Implementing cloud computing

By Martin Courtney
08 Sep 2010 View Comments

The adoption of cloud computing among organisations eager to streamline the way they procure IT resources for their end users is growing apace, according to experts.

Further reading

Research firm Gartner estimates that companies worldwide will spend $112bn (£73bn) on software-as-a-service (SaaS), platform-as-a-service (PaaS) and infrastructure-as-a-service combined over the next five years, for example, as IT departments move to on-demand, pay-per-use models which they hope will offer a flexible combination of cost and scalability advantages.

Public cloud
By the end of this summer, government quango Remploy will see all its applications remodelled as subscription-based or pay-as-you-go, on-demand cloud-based services hosted by systems integrator 2e2. These include enterprise resource planning, supply chain management, case management, back-office and finance applications, serving about 3,000 disabled employees in 34 recruitment offices and 54 factories across the UK.

The five-year contract will cost a sizeable £5m, though Remploy IT director Chris Jones did not make a price comparison compared with on-premise application provision because the organisation’s in-house IT infrastructure was not up to the job of supporting the planned service expansion. Rather than cost reduction, the attraction of cloud-based applications for Remploy revolved more around flexibility and ease of management.

“We want to go to a model where there is a full subscription per user, but that does not make sense in every case,” says Jones. “Everything is virtualised so it can scale and we pay for virtual capacity as we use it – we start paying for a virtual server when it is created and stop paying for it when it is brought down. That way we can add things when we need them.”

Before the migration, about 50 to 60 per cent of the Remploy IT department’s role was “pressing buttons and looking after hardware” but staff are now freed up to take on other roles and other third-party IT contractors have been dropped.

Like other organisations, Jones concedes that not every IT service or application can be successfully moved to the cloud – some have to stay in-house.

“At the other extreme we have a legacy BARN application running on Unix kit which will have to sit in a corner,” he says.

Cost benefits
The cost benefits of using public clouds are often more acute for smaller companies such as the Sinclair Scott accountancy practice in Ayr, which recently moved all its applications to a hosted environment jointly provided by IRIS Practice Hosting and managed service provider CI-Net.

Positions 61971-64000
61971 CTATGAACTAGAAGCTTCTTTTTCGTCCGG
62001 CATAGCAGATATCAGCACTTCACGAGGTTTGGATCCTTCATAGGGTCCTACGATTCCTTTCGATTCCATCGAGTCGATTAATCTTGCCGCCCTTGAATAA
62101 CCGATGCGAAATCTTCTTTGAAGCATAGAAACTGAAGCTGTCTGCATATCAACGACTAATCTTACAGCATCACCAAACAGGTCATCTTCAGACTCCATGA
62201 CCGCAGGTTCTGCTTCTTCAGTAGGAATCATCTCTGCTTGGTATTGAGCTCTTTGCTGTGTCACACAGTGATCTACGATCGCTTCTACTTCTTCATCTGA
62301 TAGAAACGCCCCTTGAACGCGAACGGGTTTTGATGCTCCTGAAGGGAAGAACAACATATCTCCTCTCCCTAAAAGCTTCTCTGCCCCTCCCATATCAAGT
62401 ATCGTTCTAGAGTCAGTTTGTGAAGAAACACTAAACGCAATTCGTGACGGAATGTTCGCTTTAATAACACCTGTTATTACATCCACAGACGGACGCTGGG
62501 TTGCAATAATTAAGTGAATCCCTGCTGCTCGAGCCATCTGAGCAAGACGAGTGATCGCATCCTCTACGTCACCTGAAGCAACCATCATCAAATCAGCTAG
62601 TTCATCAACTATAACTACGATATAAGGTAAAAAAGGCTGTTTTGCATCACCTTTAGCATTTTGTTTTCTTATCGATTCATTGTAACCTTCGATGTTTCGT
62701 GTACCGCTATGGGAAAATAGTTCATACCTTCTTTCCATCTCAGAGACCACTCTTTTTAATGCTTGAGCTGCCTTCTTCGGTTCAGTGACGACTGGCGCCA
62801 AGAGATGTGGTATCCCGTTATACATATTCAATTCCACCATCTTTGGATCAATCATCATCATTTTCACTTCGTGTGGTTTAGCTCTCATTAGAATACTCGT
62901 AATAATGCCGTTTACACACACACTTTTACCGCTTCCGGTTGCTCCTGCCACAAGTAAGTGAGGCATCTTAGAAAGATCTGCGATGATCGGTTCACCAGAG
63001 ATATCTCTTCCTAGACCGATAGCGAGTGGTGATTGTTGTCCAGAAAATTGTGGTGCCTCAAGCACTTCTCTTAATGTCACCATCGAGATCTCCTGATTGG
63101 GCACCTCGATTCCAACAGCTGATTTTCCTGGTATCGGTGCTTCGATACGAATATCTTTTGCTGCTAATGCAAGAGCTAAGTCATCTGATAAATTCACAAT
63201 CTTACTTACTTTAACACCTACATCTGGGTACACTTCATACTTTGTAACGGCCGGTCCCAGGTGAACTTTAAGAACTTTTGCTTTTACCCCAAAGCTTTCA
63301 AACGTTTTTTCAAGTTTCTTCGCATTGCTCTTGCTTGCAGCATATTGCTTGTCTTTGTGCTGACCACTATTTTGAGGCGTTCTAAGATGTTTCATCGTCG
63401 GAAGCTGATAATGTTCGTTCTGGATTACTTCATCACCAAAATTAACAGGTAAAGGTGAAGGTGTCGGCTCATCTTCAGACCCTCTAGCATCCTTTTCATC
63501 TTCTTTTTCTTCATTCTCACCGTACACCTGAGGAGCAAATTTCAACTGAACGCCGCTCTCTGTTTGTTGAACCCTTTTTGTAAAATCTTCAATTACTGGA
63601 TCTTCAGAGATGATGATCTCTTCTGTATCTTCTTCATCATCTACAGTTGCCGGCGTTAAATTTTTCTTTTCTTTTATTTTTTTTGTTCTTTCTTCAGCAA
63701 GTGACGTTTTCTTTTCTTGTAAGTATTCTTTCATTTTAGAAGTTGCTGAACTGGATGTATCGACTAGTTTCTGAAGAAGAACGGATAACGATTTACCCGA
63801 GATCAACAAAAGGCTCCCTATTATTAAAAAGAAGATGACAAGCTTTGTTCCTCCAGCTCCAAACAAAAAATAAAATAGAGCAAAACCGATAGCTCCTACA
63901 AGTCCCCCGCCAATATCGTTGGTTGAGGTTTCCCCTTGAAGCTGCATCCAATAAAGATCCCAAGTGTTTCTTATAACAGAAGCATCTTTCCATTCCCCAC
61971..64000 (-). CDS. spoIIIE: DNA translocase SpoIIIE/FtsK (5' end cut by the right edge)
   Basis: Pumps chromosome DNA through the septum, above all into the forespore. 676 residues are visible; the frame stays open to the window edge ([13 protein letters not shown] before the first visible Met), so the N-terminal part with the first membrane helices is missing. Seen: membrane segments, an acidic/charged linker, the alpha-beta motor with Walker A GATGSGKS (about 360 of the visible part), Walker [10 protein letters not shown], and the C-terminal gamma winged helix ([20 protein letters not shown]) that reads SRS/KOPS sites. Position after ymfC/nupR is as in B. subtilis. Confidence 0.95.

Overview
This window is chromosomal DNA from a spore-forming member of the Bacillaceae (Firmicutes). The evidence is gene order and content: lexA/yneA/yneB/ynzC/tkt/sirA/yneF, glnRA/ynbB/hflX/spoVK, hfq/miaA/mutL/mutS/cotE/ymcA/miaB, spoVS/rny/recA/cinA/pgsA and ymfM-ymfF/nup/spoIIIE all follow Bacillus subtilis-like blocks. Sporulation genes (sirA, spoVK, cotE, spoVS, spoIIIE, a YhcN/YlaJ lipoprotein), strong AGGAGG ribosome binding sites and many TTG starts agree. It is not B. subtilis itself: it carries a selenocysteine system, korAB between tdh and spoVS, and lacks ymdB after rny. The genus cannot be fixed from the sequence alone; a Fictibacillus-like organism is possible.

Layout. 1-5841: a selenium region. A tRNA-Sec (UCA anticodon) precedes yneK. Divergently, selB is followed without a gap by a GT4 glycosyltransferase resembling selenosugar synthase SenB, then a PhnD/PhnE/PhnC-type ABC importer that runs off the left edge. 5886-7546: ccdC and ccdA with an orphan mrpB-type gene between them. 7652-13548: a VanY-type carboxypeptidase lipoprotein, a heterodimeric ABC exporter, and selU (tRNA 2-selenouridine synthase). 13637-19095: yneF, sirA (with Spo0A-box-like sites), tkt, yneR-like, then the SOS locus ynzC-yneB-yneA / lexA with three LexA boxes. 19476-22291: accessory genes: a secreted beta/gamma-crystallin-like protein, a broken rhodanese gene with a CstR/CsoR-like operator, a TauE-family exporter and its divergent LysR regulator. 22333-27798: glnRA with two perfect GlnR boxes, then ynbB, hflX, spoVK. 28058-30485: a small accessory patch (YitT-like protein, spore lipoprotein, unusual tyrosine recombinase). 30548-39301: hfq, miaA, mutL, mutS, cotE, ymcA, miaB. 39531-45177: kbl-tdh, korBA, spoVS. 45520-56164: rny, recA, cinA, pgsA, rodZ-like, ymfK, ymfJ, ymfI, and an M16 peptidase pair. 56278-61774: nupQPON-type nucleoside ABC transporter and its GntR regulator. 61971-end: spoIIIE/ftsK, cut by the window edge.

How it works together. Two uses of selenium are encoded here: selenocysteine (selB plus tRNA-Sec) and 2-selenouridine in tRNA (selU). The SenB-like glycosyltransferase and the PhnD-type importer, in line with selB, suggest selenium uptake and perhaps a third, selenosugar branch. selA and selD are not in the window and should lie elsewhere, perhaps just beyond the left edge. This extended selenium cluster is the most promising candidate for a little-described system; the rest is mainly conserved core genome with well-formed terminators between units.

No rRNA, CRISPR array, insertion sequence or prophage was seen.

Since December last year, the IRIS accountancy practice software, together with Microsoft Office and Outlook, has been delivered to the firm’s 20 staff and partners as on-demand applications to desktop and laptop PCs, and in the future iPads as well, for which it pays a monthly, per-user fee.

“Our older server was starting to play up and we kept delaying a replacement. Vendors were talking about things we did not understand such as virtualisation and mirrored disks, and it all seemed complicated and expensive,” says partner Andrew Sinclair.

“We thought cloud computing was the way to go, especially for guys such as me who do not really understand IT, but know what the organisation wants [in terms of IT provision]”.

Initial performance problems were put down to broadband issues, but after dealing with IRIS for the past 10 years, Sinclair was happy to put his trust in the company to sort out any issues with hosted application delivery that may arise.

“The application was running slowly initially, but the speed was good and connection issues were the main problem,” says Sinclair. “Hopefully that is behind us.”

Any similar broadband problems in the future should be circumnavigated by the addition of a second connection, and load-balancing software that determines the optimum data path to use, he added.

Sinclair Scott finds it costs the same to lease hosted applications as it did to own them, highlighting the importance of not having to worry about IT provision in-house as the most important benefit of cloud provision.

“The main reason is not really the cost saving on IT support, rather the management time taken up with dealing with these matters,” says Sinclair. “IRIS says it does not make a lot of money out of it because it has to buy a licence from Microsoft and run the servers.”

While Remploy and Sinclair Scott are sourcing their IT from public cloud service providers, Indian IT services company WiPro recently implemented a shared private cloud environment to streamline the delivery of virtual machines and applications to its employees across the globe.

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